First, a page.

The Friar Tuck, British Restaurant, Mitcham
Buy a print
|Date Photo Taken||1st January 0001|
|Partial / Incomplete Date||c.1943|
|Notes / History||Detail of the murals painted to decorate one of the 6 British Restaurants or Communal Kitchens set up in Mitcham during World War II. The murals depict the various stories connected with Robin Hood and his Merry Men.
The British Restaurants, originally called ‘Community Feeding Centres’, were run on a non-profit basis by the local authority or voluntary agencies. They were set up to combat the restrictions of rationing by providing basic meals at reasonable prices. A full three-course meal could be purchased at the British Restaurant without using up valuable ration coupons.The prices were kept low as the catering, cooking and washing up in the restaurants was done by volunteers, usually older women who were members of the Women’s Voluntary Service.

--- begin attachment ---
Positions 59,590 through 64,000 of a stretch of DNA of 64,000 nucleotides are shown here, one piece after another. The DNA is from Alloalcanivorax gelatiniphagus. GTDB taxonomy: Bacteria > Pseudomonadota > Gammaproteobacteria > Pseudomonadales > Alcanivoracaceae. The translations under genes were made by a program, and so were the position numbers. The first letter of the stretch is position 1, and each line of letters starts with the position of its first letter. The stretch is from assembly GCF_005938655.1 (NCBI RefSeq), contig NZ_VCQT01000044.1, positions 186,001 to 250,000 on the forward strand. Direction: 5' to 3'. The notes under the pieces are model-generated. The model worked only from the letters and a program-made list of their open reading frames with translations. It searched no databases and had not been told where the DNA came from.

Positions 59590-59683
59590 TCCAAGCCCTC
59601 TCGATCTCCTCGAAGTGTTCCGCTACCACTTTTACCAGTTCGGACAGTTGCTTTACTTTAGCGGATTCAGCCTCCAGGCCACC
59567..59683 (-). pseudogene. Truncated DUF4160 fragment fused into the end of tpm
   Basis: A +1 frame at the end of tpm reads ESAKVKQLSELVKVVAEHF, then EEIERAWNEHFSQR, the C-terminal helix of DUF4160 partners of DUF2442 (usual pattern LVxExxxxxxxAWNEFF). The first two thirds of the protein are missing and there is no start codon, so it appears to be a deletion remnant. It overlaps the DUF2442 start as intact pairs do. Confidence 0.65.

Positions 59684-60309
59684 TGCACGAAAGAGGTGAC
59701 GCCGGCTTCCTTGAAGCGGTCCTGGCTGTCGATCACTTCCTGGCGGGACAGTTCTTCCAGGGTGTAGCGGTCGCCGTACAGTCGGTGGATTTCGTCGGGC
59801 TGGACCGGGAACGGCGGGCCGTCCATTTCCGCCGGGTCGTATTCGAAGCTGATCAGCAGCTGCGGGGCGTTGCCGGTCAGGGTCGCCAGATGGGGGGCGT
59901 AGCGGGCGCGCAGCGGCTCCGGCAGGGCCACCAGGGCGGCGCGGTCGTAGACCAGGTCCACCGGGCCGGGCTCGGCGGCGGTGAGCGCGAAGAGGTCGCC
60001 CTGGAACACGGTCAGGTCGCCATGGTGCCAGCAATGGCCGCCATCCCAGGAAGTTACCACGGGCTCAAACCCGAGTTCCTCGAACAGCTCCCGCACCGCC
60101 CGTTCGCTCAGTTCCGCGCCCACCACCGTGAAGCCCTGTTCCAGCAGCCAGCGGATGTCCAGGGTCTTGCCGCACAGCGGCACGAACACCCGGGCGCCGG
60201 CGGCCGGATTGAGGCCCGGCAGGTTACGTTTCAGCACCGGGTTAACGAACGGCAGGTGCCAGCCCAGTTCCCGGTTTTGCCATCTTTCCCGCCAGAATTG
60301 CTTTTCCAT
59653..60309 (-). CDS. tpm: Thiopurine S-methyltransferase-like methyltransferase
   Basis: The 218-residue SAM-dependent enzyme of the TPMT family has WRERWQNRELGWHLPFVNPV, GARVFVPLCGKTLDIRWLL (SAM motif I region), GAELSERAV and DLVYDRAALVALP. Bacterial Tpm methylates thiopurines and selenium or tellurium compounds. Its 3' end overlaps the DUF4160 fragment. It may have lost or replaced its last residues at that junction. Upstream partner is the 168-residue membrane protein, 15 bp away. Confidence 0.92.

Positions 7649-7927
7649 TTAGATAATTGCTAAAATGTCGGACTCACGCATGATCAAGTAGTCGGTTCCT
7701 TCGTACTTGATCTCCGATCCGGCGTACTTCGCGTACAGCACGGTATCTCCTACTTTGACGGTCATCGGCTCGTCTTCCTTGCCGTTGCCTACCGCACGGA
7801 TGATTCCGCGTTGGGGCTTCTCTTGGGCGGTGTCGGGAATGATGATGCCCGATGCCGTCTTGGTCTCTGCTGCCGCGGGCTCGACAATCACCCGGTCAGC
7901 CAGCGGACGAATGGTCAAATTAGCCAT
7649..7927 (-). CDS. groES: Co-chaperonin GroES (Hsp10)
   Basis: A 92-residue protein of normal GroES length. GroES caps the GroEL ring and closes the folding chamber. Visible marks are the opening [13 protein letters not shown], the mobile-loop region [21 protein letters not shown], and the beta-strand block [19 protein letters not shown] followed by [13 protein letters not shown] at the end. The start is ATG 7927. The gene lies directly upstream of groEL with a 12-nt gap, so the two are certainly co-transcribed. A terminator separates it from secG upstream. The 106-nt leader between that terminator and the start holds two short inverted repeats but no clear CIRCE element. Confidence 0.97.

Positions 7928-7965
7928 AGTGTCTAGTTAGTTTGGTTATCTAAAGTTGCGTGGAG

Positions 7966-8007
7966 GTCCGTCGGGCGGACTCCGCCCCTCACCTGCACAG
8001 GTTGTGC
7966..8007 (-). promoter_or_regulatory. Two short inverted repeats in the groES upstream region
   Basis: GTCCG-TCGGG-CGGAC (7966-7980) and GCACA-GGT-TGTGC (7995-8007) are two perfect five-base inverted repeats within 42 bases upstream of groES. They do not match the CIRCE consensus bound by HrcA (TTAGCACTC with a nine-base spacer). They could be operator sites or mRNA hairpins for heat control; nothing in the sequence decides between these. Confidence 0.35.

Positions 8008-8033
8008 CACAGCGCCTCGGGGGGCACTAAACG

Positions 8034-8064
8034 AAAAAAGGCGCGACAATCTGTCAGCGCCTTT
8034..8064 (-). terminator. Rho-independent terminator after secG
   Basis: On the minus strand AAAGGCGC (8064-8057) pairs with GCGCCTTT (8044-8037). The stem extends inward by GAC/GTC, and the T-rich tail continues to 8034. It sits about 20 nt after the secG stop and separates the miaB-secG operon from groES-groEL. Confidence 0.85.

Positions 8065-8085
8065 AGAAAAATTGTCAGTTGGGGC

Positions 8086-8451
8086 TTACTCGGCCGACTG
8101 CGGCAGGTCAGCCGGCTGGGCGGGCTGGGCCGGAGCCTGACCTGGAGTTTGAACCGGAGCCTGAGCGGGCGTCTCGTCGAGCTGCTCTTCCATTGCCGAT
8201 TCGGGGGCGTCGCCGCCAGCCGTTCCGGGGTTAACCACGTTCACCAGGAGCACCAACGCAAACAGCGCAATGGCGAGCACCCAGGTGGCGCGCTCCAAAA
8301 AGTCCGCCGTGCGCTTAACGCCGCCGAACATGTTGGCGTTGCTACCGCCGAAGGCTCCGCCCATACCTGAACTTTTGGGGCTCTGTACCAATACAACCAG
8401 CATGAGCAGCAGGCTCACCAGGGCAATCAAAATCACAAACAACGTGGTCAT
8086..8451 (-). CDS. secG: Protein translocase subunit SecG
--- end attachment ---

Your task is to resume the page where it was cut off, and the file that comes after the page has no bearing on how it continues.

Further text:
The sites of the six British Restaurants in Mitcham were: Gladstone Road Mission Hall, St Olave’s Parish Hall, Prince George’s Road, Christchurch Road, Benedict Road and Sherwood Park Road.